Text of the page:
Well, the first thing to do is to set the animal up so it doesn't have this problem. There are many tricks that people have developed over the years, moist hides for leos, regular baths for beardies, having large water dishes for most monitors to soak in. Learn how to keep the animal properly, and you will rarely have to do this.
What to actually do will vary from species to species, and situation to situation. Typically you will want to soak the animal in lukewarm water. if it is skin on the body, you can peel it gently, but never peel anything that won't give naturally as you can injure the animal. You can also rub it off gently with a damp cloth. Much of this goes for snakes as well. The real problems are normally on the toes, tail tip, and eyes. That is where lizards have an extra problem. If the skin from the toes is not shed, it will build up, cutting of circulation and the affected toes will end up necrotizing and eventually falling off. The good news is that most lizard species seem to have evolved to recover from this very quickly. With retained shed on the toes, you want to soak the lizard to soften the skin. You may have to do this multiple times, depending on how long the shed has been there, and if it is multiple layers. After it is softened, you basically have to get it off, which can be a tricky proposition considering how small and fragile most lizards toes are. I have a Golden Tegu, Tupinambis teguixin, that I took in as a rescue, with multiple retained sheds on her feet. I soaked her a few times a day, and eventually clipped the skin off with a sharp pair of sewing scissors. She had already lost a few toes by this point. She was kept in a dry cage with a small water bowl. I have now had her for almost 6 months, with a large water pan she can soak in, and swim a bit, and haven't had to do a thing to help her shed.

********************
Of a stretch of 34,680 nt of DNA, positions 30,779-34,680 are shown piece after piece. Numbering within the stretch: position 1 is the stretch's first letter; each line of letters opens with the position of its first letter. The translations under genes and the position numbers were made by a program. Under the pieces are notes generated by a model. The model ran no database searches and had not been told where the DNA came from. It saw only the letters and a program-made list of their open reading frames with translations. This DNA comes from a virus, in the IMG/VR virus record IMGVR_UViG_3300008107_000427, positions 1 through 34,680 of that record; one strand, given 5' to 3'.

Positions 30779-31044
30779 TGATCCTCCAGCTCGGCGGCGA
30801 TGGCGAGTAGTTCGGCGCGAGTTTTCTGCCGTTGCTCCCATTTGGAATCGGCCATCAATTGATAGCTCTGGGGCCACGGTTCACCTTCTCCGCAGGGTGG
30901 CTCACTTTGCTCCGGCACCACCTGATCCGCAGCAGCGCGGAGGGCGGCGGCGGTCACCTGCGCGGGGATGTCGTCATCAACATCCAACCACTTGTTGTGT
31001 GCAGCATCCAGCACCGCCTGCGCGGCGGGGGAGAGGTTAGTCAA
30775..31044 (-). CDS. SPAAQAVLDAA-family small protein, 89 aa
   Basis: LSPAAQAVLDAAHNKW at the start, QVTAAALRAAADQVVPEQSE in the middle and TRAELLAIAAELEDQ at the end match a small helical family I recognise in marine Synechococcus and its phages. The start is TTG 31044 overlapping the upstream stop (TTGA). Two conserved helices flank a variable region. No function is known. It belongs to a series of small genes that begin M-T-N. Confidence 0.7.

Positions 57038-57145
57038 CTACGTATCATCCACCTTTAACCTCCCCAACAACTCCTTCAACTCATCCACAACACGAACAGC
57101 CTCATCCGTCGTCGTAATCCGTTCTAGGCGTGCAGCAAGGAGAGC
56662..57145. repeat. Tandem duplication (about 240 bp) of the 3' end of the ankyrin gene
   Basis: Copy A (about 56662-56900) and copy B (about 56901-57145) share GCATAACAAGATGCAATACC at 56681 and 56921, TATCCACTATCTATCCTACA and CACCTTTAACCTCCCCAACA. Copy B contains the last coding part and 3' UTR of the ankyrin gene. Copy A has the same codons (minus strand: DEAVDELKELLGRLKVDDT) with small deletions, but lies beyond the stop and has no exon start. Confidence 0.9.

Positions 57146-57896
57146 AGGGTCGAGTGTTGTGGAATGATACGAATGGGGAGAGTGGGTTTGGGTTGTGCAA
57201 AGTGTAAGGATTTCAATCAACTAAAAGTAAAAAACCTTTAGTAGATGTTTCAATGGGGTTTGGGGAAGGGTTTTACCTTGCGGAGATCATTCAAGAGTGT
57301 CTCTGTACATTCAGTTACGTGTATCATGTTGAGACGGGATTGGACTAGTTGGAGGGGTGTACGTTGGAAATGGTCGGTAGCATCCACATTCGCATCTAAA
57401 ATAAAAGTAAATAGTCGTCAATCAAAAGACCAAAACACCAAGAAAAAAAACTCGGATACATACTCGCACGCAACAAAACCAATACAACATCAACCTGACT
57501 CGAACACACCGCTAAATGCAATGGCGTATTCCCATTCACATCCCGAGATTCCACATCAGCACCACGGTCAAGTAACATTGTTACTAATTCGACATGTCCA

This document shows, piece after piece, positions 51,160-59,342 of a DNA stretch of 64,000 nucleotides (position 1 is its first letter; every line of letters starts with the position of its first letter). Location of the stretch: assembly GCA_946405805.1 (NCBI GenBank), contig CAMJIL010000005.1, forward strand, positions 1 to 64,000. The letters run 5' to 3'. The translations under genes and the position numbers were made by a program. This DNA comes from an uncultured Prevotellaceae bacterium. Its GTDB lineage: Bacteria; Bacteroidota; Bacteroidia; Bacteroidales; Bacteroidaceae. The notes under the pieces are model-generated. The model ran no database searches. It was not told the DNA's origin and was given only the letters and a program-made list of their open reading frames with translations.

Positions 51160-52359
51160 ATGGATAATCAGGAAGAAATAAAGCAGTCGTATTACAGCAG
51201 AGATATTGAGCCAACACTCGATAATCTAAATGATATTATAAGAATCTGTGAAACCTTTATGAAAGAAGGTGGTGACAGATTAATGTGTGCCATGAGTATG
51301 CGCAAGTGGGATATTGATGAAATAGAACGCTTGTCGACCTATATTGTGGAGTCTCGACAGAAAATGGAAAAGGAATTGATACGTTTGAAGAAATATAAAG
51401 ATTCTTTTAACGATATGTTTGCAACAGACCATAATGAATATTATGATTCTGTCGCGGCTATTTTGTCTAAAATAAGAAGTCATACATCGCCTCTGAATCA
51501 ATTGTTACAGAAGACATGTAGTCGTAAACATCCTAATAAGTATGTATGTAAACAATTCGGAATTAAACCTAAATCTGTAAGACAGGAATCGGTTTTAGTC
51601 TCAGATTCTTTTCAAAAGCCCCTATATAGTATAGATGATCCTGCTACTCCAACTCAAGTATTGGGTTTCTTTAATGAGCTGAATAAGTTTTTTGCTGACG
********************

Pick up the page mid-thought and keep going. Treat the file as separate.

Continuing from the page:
The point being, these problems are all caused by improper husbandry. So the single most important thing you can do is to learn the best ways to keep your animal, then do these things, watch the animal for problems, then act and adjust accordingly.
Well it's highly variable. There is no rule for lizards in general. It is very good for a golden tegu to have pool to bath in. It will greatly increase the chances of a bearded dragon getting a respiratory infection to have a pool to bath in. You have to look at each individual species on it's own.
Most lizards don't mind a bath, but it depends on the species and the individual animal, and how much it trusts you. I tell people to aim for baby bath warm, say 88 - 90 F. But again it varies a bit. I will go on the warmer side with an animal if I am trying to encourage defecation, on the cooler side if it is for hydration or shedding issues. And as they are ectothermic, you don't want to "shock" the animal, if you take a lizard that has just woken up and the lights just came on, and he is 76 F, you don''t want to put him into a 92 F tub of water.
And yes it is tricky yo do things like that to a lizards toes. You need help to hold the animal still. Similar to removing a retained eye cap. It's a procedure that requires some patience and a steady hand. I actually clipped the top of the dead skin, kept soaking her a few times a day, then peeled it off with a pair of tweezers. Poor thing ended up loosing a few toes before I got her all fixed up, and has one toe that looks a bit deformed. But she is good and happy now. I'm getting ready to bump her up to a 75 gallon tank, with a bigger pool.